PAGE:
Introduction to the Landforms and Geology of Japan


Japan in a Subduction Zone

Igneous activity

Igneous activity resulting from plate subduction plays an important role in forming island arcs. Magma produced under island arcs form felsic plutonic rocks (granite), some of which erupts on the surface to make volcanoes. Large scale formation of granites develops the crust of island arc. See the chapter “Continental crust and development of island arcs” and the section "Volcanoes" for the details of Japanese volcanoes.

Accretionary prism

An accretionary prism (also called accretionary wedge) is a sedimentary body formed by which ocean floor sediments and trench-fill sediments provided from the land accrete to the landward slope of trench by off-scraping accretion and underplating accretion. Oceanic plate subduction is responsible for such accretion. Slices (thrust sheets) pile next to one another with reverse faults (thrust faults). They are characterized by inward younging in each sheet and overall outward younging.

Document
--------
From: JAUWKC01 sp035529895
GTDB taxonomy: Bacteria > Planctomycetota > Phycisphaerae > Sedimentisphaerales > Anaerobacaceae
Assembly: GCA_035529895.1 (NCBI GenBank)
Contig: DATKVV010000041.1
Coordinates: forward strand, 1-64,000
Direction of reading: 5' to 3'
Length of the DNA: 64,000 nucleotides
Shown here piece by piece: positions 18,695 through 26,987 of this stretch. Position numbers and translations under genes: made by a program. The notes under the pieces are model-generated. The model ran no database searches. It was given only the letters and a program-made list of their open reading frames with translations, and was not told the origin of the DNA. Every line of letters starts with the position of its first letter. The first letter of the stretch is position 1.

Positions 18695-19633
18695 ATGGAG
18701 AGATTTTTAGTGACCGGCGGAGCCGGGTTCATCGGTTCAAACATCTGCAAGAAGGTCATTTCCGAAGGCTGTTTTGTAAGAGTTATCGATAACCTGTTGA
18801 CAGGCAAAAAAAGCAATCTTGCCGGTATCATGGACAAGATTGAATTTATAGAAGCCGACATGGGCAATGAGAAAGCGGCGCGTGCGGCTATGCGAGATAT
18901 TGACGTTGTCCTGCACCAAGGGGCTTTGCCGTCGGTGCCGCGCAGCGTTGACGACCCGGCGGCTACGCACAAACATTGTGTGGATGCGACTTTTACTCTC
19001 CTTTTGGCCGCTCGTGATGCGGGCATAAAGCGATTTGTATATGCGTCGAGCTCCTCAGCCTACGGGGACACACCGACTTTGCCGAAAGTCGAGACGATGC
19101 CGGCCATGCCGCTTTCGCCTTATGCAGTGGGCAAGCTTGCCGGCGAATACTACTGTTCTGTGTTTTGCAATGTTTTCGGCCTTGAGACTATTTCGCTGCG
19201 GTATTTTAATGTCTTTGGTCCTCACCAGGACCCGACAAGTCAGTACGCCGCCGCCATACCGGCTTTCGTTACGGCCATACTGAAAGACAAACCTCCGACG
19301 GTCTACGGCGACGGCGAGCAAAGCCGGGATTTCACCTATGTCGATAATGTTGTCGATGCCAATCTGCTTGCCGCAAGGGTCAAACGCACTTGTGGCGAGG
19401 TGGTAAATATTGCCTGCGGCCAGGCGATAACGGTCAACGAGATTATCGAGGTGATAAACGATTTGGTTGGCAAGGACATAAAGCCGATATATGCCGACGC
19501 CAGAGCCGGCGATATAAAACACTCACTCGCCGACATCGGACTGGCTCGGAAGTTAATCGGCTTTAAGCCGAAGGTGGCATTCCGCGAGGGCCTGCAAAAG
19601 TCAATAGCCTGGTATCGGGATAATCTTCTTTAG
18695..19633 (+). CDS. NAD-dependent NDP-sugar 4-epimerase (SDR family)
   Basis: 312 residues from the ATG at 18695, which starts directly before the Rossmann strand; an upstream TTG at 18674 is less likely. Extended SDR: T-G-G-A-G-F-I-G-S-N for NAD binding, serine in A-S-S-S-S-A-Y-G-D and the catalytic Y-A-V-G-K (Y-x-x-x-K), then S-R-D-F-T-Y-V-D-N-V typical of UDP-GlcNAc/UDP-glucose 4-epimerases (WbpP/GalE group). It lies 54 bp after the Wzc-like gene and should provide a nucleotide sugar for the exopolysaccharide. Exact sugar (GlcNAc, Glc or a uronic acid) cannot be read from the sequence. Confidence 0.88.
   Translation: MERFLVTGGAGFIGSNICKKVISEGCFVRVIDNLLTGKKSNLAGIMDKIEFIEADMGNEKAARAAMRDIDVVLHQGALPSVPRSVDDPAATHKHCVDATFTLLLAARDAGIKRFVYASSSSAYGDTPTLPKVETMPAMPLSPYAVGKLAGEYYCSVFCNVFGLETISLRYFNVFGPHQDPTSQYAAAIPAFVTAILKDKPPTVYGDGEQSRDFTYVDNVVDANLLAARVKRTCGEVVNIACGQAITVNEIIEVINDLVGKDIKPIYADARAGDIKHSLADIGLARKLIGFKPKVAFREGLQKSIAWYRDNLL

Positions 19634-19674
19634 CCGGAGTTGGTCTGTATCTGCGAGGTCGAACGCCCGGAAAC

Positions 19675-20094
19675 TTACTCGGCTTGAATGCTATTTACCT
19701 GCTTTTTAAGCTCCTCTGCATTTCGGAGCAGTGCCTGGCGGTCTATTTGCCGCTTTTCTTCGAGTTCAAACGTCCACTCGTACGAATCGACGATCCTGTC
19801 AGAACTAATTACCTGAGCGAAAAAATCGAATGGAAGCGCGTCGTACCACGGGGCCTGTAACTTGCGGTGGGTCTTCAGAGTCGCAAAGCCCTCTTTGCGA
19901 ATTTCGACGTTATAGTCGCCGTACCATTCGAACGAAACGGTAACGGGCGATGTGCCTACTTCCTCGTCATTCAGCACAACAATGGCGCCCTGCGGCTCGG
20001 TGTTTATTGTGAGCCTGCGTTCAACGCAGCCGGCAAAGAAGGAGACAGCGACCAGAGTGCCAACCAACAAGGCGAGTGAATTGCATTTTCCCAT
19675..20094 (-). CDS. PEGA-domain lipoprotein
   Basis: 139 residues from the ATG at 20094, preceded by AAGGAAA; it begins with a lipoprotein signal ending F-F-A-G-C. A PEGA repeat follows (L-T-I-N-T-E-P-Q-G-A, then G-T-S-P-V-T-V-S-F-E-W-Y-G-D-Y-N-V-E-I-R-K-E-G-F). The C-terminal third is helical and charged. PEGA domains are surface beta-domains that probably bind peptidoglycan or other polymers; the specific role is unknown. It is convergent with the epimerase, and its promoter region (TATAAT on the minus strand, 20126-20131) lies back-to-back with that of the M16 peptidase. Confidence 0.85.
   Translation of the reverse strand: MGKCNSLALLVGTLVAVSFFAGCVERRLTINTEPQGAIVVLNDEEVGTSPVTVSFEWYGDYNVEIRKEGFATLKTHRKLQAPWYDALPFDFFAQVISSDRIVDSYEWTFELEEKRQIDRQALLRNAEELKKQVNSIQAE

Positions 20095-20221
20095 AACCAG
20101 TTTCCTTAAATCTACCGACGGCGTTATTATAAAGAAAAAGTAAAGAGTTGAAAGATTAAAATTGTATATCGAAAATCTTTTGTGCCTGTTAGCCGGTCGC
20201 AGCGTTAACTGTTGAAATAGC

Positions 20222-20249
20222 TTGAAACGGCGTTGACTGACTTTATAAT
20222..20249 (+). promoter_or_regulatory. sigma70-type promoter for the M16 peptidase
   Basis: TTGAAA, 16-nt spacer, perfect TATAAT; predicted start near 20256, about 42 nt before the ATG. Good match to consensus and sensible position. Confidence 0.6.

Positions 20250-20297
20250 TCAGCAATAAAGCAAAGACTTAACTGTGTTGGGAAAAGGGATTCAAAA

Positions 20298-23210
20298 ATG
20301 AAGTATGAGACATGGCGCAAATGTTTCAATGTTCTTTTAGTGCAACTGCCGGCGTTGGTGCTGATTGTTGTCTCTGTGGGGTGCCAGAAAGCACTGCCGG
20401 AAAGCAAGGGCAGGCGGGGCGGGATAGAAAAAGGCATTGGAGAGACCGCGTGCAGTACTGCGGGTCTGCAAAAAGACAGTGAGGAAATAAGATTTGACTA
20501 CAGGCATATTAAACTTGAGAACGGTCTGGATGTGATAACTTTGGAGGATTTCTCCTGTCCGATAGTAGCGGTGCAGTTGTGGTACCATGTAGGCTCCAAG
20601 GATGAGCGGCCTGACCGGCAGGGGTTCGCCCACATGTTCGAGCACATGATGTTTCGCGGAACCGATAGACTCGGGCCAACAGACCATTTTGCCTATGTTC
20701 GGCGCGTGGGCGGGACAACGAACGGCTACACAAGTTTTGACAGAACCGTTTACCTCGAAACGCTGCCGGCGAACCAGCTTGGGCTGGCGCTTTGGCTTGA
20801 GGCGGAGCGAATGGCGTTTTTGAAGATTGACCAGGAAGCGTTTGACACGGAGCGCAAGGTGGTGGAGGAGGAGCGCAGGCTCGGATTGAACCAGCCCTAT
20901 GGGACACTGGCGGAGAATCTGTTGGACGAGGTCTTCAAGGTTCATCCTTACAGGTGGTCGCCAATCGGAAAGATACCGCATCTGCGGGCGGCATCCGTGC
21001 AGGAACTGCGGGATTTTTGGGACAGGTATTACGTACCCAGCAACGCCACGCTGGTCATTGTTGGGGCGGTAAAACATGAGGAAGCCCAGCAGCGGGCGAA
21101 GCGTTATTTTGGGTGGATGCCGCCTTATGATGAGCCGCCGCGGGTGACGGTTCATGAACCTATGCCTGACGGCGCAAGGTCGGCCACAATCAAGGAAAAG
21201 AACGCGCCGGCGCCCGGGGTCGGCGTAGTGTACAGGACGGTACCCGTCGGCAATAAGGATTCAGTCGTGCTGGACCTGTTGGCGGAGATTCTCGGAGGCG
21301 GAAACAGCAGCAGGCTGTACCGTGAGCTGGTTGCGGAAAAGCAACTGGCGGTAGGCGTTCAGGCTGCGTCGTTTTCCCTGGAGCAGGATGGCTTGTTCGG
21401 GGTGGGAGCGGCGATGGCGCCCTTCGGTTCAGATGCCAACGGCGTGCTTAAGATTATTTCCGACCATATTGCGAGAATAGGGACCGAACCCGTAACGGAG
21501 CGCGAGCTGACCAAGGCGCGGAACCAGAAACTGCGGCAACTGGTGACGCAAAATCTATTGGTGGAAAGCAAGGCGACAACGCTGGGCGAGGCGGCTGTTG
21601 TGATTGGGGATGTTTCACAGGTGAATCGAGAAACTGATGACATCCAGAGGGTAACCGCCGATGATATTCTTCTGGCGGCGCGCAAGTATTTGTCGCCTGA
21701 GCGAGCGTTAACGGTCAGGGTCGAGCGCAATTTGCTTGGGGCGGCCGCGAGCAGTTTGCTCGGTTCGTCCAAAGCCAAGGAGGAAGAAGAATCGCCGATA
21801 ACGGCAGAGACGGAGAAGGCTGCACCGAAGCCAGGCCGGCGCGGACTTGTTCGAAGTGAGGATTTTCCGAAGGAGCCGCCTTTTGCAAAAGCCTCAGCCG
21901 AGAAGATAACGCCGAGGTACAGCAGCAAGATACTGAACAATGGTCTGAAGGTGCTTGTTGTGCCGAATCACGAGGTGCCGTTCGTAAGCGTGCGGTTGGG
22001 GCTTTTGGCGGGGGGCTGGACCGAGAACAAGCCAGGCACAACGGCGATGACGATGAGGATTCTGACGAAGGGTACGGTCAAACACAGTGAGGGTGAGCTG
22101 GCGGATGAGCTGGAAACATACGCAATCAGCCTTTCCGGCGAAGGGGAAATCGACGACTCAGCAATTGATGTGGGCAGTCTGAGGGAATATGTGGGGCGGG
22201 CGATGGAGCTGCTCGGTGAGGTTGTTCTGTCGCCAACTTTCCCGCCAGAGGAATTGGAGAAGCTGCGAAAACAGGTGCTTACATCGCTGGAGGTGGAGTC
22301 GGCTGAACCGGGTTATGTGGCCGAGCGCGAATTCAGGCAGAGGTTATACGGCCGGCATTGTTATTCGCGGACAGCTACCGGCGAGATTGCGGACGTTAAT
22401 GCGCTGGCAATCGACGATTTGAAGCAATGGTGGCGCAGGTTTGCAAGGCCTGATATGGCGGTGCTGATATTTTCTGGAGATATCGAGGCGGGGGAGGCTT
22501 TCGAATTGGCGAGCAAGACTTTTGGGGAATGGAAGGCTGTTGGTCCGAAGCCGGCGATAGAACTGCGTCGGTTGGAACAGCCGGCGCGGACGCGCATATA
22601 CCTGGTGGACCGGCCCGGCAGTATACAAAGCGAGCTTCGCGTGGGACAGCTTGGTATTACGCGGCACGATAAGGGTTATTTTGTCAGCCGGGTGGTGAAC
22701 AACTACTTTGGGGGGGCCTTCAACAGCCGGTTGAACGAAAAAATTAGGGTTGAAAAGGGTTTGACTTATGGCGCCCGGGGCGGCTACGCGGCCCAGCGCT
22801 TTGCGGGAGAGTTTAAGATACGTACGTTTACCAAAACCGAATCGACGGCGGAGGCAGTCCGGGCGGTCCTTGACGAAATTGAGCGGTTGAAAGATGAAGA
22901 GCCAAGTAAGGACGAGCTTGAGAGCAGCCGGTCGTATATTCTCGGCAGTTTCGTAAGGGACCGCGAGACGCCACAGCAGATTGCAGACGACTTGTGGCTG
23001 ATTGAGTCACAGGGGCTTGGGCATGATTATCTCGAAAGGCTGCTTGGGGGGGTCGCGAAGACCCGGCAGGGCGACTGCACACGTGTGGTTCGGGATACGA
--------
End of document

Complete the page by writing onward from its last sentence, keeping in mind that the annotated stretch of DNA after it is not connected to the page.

Oceanic plates are produced by basaltic magma upwelling at mid-ocean ridges and move away from the ridges toward trenches. Magma ejected onto a seafloor forms pillow lavas. In temperate and tropical regions, shells of calcareous nannoplanktons deposit on the seafloor shallower than carbonate compensation depth (CCD) to form limestone. As the plate moves away from the ridge, the seafloor becomes denser and deeper because of cooling. When the depth of seafloor exceeds the CCD, calcareous shells no longer deposit because they are dissolved, and only siliceous shells of radiolarian settle on the seafloor. Chert, therefore, is formed on limestone beds (pelagic sediments). As the plate comes close to the land, mud and tuff from the land deposit on the chert beds to be siliceous shale (hemipelagic sediments). In trenches, clastics including sand and mud flow down to the bottom of trench on the landward slope as turbidity current and deposit (trench-fill sediments). This sedimentation makes alternating beds of sand and mud. Accordingly, oceanic plate stratigraphy, consisting of basalt (pillow lavas), limestone, chert (pelagic sediments), siliceous shale (hemipelagic sediments), and alternating beds of sand and mud (trench-fill sediments) in order from the bottom, is formed on the plate travelling from the mid-ocean ridge to the trench.